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  • 41
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    Budapest: Hungarian Academy of Sciences, Institute of Economics, Centre for Economic and Regional Studies
    Publication Date: 2015-03-25
    Description: In this paper we analyze whether people who spend money on experiences rather than material things are more satisfied. Previous psychological studies have several drawbacks, and therefore their results might be biased and unreliable. Trying to avoid these drawbacks in this research we use large-scale representative survey databases from Hungary. In the first study we analyze two pooled cross-sectional surveys (TÁRKI Household Monitor 2005 and 2007), in the second study we analyze a subsample of the Hungarian Household Budget Survey (HBS). We estimate the association of expenditures with life satisfaction using linear and non-linear models as well. We demonstrate that experiences associate stronger with life satisfaction than material things, thus our evidences based on survey data corroborate the previous results from the psychological experiments. In addition, we show that marginal effect of material expenditures is diminishing, whereas marginal effect of experiential expenditures is constant. It means that, ceteris paribus, a reallocation of the expenditures might increase individuals' well-being. The magnitude of this gain is similar to a 10 percent increase in income and expenditures. Although this analysis is not able to establish causality between expenditures and satisfaction, at the end of the paper we suggest a minor modification of the HBS which can make possible to analyze the causal relationship between expenditures and well-being.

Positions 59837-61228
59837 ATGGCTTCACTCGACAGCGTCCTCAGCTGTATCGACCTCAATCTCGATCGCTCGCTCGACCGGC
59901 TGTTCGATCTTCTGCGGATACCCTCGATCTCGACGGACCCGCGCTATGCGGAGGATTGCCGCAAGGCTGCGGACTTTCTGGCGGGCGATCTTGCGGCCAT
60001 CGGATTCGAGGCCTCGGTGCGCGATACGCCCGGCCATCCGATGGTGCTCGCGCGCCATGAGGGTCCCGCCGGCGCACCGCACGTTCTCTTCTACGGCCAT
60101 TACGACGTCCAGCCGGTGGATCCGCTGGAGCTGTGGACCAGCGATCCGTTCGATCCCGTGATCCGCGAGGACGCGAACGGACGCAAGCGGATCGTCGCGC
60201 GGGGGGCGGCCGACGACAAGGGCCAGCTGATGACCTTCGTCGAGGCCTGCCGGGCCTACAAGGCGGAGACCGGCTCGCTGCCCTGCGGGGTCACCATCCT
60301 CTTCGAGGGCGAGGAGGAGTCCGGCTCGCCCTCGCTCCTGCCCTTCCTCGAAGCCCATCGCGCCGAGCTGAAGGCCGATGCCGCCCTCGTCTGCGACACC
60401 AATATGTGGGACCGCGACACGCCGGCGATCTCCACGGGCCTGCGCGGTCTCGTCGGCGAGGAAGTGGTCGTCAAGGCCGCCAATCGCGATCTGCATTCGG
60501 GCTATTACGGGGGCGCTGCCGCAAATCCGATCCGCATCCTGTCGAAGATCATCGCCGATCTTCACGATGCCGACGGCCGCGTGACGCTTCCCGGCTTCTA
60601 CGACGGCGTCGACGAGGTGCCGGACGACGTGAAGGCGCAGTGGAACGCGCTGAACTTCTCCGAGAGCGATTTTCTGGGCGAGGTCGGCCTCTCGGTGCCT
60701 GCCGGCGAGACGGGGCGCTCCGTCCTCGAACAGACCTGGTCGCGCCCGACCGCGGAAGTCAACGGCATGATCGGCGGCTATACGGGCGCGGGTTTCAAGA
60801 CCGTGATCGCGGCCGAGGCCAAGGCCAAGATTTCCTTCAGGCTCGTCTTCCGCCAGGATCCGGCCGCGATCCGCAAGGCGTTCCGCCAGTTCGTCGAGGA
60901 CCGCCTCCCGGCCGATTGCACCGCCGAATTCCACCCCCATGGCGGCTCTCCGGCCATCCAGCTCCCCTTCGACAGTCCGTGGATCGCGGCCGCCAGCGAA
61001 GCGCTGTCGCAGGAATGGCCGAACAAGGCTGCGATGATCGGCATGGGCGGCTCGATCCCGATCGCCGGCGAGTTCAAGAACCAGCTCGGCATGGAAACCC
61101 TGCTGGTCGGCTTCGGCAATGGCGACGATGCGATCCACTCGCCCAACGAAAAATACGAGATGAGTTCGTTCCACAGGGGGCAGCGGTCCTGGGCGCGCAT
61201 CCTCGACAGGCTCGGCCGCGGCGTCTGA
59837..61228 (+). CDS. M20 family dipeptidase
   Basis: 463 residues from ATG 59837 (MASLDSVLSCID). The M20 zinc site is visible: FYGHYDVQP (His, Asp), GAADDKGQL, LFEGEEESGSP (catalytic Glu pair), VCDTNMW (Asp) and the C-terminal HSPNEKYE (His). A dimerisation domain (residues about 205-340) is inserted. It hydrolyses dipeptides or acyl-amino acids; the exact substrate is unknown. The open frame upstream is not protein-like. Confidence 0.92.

Keywords: I31 ; D12 ; ddc:330 ; subjective well-being ; satisfaction ; expenditures ; consumption
    Repository Name: EconStor: OA server of the German National Library of Economics - Leibniz Information Centre for Economics
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  • 42